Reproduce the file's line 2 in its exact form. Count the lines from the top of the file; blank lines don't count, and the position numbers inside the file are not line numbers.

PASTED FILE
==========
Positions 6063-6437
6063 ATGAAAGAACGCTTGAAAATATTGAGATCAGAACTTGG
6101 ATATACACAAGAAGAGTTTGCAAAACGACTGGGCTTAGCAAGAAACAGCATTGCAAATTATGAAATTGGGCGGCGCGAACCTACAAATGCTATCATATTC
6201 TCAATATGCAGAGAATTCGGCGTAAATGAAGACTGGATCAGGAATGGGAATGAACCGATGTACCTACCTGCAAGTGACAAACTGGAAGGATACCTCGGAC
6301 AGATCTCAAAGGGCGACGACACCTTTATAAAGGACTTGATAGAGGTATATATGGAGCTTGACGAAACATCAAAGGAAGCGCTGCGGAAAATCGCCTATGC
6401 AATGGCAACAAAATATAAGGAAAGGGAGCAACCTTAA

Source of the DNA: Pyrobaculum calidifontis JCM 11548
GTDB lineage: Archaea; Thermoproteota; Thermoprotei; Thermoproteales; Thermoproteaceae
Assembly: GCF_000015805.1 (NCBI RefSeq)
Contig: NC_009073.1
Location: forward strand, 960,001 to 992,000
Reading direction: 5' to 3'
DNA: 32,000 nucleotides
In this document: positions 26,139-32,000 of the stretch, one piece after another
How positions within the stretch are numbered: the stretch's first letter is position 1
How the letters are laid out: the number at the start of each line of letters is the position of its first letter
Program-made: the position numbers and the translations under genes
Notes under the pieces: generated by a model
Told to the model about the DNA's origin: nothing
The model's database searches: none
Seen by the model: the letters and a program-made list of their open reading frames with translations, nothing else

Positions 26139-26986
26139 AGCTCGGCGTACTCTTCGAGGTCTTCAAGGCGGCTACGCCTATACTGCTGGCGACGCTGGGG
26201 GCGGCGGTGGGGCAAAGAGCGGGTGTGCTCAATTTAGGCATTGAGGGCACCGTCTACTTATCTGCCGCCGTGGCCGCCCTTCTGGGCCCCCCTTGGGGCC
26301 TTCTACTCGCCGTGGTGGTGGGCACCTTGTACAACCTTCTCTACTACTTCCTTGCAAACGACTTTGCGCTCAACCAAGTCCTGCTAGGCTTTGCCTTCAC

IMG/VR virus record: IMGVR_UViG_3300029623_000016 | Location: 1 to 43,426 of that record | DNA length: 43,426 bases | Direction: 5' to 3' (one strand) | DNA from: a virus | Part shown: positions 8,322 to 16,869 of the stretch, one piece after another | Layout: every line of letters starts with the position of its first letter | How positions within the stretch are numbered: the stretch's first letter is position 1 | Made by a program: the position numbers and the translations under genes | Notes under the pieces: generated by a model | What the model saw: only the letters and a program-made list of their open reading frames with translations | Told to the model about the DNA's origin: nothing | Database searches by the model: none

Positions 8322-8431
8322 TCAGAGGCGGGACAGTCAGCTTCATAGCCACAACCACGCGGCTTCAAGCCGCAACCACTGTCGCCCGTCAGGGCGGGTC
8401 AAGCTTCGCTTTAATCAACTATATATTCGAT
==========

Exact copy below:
6063 ATGAAAGAACGCTTGAAAATATTGAGATCAGAACTTGG